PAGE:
Chat GPT, Bard, MidJourney, DALL-E, and other similar technologies offer new opportunities, but they also present new risks.
Four months after the European Parliament adopted the AI Act, the European Union Agency for Cybersecurity (ENISA) has released a report warning about the risks associated with generative AI. As AI continues to play an increasingly prominent role in our daily lives, the risks associated with this emerging technology are not always well understood.
An ever-increasing role
Artificial intelligence is playing an increasingly significant role in our daily lives. Chat GPT, which is capable of generating text based on the questions asked to it, is an excellent example of this.
This conversational AI developed by OpenAI has become the fastest-growing consumer application in history. According to UBS, Chat GPT had 100 million active users just two months after its launch, a milestone that even the viral social network TikTok took 9 months to achieve.
However, despite its popularity, users are not always aware of the risks it poses. In March 2023, Chat GPT was taken offline for several hours due to a serious data breach involving sensitive user information.
The European Union is legislating
Faced with the widespread phenomenon of generative AI, such as Chat GPT or its Google counterpart, Bard, the European Parliament adopted the AI Act on Wednesday, June 14, 2023. This is a regulatory text for AI aimed at creating a regulatory framework for market deployment with a focus on issues of security, health, and fundamental rights.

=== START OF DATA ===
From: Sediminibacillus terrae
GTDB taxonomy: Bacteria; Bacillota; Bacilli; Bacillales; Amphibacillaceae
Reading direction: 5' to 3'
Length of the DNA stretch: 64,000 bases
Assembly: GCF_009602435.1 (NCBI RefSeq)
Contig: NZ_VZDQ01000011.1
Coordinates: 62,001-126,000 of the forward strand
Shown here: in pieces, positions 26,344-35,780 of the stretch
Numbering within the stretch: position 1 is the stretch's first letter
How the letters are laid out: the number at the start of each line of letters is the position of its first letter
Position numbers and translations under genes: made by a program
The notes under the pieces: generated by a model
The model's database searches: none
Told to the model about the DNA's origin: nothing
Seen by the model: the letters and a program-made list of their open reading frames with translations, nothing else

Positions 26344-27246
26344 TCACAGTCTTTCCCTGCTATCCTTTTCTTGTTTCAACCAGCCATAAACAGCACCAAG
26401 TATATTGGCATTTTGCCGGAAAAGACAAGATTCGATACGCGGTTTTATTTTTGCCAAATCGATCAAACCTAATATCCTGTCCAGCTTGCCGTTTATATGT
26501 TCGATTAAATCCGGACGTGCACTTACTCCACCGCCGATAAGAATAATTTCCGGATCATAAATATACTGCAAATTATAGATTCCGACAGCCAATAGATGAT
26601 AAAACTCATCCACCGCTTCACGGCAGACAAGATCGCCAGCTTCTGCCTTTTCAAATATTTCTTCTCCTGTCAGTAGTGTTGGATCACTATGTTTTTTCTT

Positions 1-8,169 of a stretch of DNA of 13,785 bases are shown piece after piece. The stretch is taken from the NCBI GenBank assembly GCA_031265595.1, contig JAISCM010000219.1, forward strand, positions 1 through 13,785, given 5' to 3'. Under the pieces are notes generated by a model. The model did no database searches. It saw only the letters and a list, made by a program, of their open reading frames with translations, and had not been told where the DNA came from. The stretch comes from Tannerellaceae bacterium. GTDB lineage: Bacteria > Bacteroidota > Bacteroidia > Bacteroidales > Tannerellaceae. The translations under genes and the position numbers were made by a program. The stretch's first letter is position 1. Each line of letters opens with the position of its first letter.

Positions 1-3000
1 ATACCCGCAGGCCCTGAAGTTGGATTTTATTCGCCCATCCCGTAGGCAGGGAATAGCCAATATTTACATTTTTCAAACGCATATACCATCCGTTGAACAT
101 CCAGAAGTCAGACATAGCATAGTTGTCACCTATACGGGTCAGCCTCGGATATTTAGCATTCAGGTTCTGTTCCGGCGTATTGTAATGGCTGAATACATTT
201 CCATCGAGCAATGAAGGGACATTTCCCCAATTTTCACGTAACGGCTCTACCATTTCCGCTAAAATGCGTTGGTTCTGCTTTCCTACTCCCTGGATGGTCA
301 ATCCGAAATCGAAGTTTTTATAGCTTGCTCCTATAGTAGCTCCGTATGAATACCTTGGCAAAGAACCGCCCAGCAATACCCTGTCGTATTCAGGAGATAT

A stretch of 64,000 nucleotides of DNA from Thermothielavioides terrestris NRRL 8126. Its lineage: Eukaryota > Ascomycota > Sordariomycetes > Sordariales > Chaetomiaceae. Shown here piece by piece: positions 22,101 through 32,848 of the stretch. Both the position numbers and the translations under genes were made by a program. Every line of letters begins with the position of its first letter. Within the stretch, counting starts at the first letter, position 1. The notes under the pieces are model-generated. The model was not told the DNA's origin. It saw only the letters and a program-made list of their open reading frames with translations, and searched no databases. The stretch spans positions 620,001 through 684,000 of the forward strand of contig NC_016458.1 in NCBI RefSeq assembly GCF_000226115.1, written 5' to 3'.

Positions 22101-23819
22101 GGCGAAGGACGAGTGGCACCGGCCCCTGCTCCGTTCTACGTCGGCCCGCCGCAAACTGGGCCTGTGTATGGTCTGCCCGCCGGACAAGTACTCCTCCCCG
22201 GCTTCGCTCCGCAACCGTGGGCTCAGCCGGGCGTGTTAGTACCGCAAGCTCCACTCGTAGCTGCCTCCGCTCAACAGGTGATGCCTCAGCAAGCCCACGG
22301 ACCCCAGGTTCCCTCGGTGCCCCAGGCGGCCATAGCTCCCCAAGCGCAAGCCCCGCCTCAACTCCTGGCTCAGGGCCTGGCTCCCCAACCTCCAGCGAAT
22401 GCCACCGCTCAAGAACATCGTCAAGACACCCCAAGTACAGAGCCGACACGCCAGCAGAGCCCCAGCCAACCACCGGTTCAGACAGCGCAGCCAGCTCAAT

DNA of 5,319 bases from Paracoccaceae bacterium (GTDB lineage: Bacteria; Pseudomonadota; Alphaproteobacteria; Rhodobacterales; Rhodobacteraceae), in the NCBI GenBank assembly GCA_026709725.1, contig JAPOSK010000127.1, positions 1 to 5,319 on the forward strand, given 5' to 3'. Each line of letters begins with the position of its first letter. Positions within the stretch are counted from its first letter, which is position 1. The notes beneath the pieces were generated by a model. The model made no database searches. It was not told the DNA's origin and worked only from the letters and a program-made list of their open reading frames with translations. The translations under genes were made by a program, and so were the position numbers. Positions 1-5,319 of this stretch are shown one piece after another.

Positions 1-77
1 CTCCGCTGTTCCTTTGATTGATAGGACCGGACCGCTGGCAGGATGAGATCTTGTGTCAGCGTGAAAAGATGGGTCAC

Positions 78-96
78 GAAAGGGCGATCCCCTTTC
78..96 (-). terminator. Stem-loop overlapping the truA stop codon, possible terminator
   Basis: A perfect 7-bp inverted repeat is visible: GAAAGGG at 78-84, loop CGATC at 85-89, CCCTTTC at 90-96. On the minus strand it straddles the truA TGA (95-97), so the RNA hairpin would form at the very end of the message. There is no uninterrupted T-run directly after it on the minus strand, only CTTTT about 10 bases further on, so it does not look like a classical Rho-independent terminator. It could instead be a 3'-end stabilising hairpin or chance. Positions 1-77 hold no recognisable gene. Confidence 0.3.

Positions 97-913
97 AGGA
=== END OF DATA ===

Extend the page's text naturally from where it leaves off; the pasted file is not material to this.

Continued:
In its report dated October 19, 2023, the European Union Agency for Cybersecurity (ENISA) also identified and warned against several typologies of risks associated with AI. It particularly highlights the increase in cyberattacks.
More sophisticated attacks
Indeed, with AI, cyberattacks can be more effective as they become more realistic and operate on a larger scale.
The era of smishing attempts (phishing via SMS) or phishing emails filled with spelling mistakes and inconsistencies is a thing of the past. With generative AI, cybercriminals can prepare more convincing scams. The same applies to phone scams: with the development of deepfakes, they can impersonate other individuals by cloning their voices!
Some risks to data
The risks associated with generative AI also lie in the information entrusted to these tools. It is essential to be vigilant about what is requested from them, as they do not guarantee the confidentiality of this data.
Samsung recently experienced this firsthand when employees allegedly entered confidential and strategic information into Chat GPT. As with any generative AI, this information was then transformed into training data for the AI to improve the accuracy of its future responses. This information could then be shared with other users outside the company to answer their questions.
Corporate secrets just a click away, and one can easily imagine the devastating impacts if they were to fall into the hands of a malicious individual.